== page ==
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career-woman

If you are in your 20’s, I highly recommend you watch this Ted Talk by psychologist Meg Jay.

 

With myself fitting into this “twenty-something” stereotype, I feel a mix of emotions after listening to Meg Jay.  On one hand, I feel defensive as I personally don’t think I am wasting away my time in my 20’s  like Jay claims our generation is doing.  On the other hand, I can see her point, as I have seen some twenty-something’s negatively taking advantage of the fact that the time to settle down which = responsibility and security is now post 30’s.

Overall, I strongly believe it is a good thing that the social norm for marriage & children has shifted from our parents’ generation – the pressure to settle down was in their early twenties to now in our thirties.  This shift gives us the opportunity to be positively selfish.  What I mean by this is it gives us more time to be productive with our own life goals.  It gives us the opportunities to take our education further, build up our career’s the way we want, save money to enjoy travel, invest in property and build a strong foundation.  It also gives us the time to really pick out the friends and more importantly the partner we want to have in the next chapter of our life – creating our own family.

We look at our “baby booming” parents and the sad truth is that it is common to hear them speak of a lot of struggle in their days when raising a family.  I have heard too many times from baby boomers that if they could turn back the clock, they would do things differently.  Moreover, they’ve told me to take my time finding the right person to spend my life with, rather than just settling for the first person I think I love.  The divorce rate amoung baby boomers has doubled from 1990 to 2010.  In fact, 1 in 4 people getting divorced today are in the baby boomers age group.

I reckon one of the main reasons of why this shift has even occurred is because we, Gen X & Gen Y, don’t want to turn out like our parents, having mid-life crisis’s and being filled with regret.  Now if your parents are still happily together and living a fulfilling life that is such a great thing.  Please keep in mind, that I am just generalizing based on the facts.

So to all those twenty-somethings out there that feel that they could be taking better advantage of these precious years, here is a recap of what Jay’s message to us is:

Use our twenties to claim our adulthood!

  • Get some identity capital.  Something that adds value to who we are. Explore work and make it count.
  • Don’t get comfy with your urban “click’; new things come from weak ties.  Half of new jobs are not publicly posted, therefore reach out to friends of friends of friends.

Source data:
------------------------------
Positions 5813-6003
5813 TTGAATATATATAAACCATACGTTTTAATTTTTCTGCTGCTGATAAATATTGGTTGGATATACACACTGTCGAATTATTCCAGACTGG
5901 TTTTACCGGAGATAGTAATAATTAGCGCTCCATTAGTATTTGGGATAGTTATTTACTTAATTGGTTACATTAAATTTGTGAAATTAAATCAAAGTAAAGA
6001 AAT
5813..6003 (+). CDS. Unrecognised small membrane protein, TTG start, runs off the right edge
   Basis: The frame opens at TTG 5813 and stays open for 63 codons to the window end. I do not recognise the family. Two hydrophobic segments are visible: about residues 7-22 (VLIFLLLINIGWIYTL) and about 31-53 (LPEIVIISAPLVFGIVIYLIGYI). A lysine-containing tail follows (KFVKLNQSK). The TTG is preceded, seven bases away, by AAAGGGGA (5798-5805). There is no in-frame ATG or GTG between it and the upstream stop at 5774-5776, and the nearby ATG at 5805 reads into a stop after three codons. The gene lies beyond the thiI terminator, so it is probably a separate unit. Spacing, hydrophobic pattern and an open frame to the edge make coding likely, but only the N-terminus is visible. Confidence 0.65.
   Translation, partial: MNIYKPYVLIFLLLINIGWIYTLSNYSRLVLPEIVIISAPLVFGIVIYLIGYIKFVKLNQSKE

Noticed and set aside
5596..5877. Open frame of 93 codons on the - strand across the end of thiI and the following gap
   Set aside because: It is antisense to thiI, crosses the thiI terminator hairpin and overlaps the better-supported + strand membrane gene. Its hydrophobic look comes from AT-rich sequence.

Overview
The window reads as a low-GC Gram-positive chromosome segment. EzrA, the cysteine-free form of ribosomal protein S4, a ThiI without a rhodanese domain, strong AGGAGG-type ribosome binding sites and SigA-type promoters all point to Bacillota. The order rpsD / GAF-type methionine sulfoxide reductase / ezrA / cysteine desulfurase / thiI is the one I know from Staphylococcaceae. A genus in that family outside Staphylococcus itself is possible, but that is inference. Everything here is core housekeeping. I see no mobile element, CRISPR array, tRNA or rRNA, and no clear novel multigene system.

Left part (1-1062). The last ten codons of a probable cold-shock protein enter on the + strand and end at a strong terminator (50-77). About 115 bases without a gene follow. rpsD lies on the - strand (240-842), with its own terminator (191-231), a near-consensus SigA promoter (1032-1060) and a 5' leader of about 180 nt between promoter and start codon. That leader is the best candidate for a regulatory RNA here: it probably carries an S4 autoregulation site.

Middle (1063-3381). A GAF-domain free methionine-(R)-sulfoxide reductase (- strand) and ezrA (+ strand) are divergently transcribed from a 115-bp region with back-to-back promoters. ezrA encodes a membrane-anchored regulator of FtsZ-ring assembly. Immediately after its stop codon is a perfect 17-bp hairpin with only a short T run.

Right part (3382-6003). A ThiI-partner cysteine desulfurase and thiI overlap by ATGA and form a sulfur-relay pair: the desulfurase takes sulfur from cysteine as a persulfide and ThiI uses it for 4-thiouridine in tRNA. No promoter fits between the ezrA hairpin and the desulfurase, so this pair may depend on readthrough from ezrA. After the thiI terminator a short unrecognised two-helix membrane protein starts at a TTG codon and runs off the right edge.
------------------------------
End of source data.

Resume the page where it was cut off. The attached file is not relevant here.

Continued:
• Pick your family right.  Look for the right partner and work on the marriage before you have one. Consciously choose who and want you want.

My added advice based on having 8 years of my 20’s under my belt is:

  • Experiment responsibly. Experimenting with different avenues is great and we have the freedom now to take some risks, but do your homework before to make sure that all possible outcomes (A,B,C or D) from the decision will lead to a positive stepping stone to the life you want.  So if you’re going to change careers, make sure you’ve secured the new gig before quitting the current one.
  • Try to learn something new each day. It could be as simple as a new word or reading an article outside of the topic you normally would read.  Challenging yourself should be constant, and is a great confidence booster to keep going on the path to creating the ideal you.
  • Network Face-to-Face. Get out of the cyber social world, and network in the flesh.  There are so many social events (work or extracurricular related) happening in every city every day.  Sign up for one and put yourself out there.
  • When in doubt, get back to your roots.  Our 20’s is a trans formative stage so of course there are going to be times when we are ambivalent that we are making the right choices.  In times like this, it is great to lean on your family for advice.  Parents are our elders for a reason – they have wisdom that we can learn from.  Also, journaling is another great way to channel any gray matter going through your head.  Writing is a great way to organize our thoughts and makes the solution to a problem more apparent.
  • Have fun.  This rule should apply not only in our 20’s, but through every decade until the day we die.  Don’t forget to keep the kid in you, by staying young at heart.  Life does fly by, so make sure you wake up every day doing things that make you or are taking you to a happy place.

xo

Ash

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